Conjection: Samsung Switch Concept Phone, Quickly Switches From TouchWiz to Stock Interface

We've seen rumors of what Samsung may be bringing to the smartphone tablet in 2015 and today, I'm writing about a concept design called the Samsung Switch that looks especially interesting. This handset is reckoned to be based around the latest generation, big.LITTLE, 64-bit Qualcomm Snapdragon 810 processor. This is the processor that includes a quad core, high efficiency processor for tasks that require less power, but combined with a high performance quad core processor for the heavy processor lifting. The device features a 4.8-inch, 1080p resolution screen and an optically stabilized 20.7 MP rear camera incorporating ISOCELL technology. There's a 3.7 MP front facing camera, a 2,890 mAh battery and a quad speaker arrangement. The device is built out of a blend of a metal frame with a glass front and either a metal or polycarbonate rear.

However, whilst the hardware sounds interesting enough, it's the software where Samsung have traditionally added value due to their TouchWiz interface, which in recent years has included a great many non-standard features such as smart alert (where the device gives a vibrate if you have a waiting notification) and smart stay (keeping the screen on when you look at it), to name just two that have been around since the 2012 Galaxy S III. However, this concept design has the user able to switch between the TouchWiz and stock interfaces very, very quickly.

This is an interesting development and one that I've hoped manufacturers would incorporate. You see, part of the reason why a manufacturer will spend time and money on a certain interface is to provide users with a branded experience, both in terms of how the device looks, feels and works, plus of course a platform for all of their extra features. However, not everybody likes the changes to the user interface and for some manufacturers, the changes under the skin with Google's interface are not necessarily visually compatible with the manufacturer skin. The Switch perhaps answers this complaint by giving users the ability to adopt the TouchWiz skin or the stock skin (which has come a long way in the last few years). This could be a little bit like the Samsung Easy mode, which was also implemented in 2012: maybe we'll see Samsung with three interfaces for customers including the simplified Easy Mode? Here's the video clip below; let us know what you think in the comments below.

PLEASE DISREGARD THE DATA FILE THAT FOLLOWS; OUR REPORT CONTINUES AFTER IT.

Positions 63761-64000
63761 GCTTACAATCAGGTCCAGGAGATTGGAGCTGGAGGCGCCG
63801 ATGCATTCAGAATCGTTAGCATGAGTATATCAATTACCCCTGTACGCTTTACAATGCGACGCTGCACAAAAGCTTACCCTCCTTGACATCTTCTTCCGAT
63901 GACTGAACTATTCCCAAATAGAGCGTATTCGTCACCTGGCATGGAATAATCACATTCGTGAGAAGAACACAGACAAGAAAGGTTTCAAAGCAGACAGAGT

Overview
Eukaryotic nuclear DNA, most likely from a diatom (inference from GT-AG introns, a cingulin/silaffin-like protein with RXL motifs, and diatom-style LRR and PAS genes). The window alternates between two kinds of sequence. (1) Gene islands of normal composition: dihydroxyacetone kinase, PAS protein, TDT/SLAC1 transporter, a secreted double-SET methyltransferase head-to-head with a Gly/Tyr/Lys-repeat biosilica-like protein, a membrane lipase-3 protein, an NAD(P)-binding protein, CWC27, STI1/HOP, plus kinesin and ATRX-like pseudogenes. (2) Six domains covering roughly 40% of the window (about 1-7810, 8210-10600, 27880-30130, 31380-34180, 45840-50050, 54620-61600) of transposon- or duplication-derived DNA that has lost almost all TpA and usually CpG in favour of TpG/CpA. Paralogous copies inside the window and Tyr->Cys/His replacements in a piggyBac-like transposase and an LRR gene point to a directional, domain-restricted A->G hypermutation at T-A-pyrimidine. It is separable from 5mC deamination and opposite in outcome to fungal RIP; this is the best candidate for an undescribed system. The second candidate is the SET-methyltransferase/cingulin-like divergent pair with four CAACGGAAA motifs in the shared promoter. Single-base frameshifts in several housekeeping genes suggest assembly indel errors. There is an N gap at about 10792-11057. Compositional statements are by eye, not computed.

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About the Author

David Steele

Senior Staff Writer
I grew up with 8-bit computers and moved into PDAs in my professional life, using a number of devices from early Windows CE clamshells and later. Today, my main devices are a Nexus 5X, a Sony Xperia Z Tablet and a coffee cup.